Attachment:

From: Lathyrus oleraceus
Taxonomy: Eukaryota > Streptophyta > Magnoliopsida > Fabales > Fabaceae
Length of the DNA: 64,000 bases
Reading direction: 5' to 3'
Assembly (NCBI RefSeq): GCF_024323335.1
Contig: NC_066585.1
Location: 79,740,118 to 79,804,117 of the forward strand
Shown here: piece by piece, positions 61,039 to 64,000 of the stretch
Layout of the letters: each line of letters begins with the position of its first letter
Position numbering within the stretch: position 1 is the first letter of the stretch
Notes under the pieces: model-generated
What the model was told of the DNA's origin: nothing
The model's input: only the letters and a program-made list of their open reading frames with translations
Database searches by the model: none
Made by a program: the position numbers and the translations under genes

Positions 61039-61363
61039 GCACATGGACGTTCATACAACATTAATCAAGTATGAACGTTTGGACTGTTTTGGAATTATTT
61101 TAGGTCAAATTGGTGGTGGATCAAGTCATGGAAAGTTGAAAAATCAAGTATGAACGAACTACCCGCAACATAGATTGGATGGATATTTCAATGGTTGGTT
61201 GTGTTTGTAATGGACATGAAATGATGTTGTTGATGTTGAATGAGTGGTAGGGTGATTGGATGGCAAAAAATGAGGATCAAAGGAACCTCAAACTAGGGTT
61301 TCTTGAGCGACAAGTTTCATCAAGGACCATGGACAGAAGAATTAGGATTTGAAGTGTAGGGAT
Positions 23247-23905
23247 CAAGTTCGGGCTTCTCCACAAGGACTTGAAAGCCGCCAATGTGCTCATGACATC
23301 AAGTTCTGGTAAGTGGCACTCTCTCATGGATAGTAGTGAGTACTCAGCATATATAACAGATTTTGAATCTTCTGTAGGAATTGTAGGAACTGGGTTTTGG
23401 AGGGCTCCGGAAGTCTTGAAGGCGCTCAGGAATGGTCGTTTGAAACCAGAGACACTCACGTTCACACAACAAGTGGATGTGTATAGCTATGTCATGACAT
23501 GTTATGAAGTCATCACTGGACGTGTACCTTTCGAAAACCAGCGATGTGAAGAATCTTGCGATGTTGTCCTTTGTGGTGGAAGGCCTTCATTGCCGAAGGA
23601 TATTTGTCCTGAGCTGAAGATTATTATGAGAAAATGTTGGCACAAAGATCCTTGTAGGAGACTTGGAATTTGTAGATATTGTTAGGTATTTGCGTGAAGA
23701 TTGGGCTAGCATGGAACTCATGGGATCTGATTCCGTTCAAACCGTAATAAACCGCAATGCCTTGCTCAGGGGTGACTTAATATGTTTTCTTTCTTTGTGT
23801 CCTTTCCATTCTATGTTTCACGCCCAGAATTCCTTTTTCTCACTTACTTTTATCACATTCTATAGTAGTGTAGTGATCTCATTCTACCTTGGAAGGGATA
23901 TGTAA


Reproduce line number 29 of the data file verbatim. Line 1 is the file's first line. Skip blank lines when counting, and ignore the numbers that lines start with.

23901 TGTAA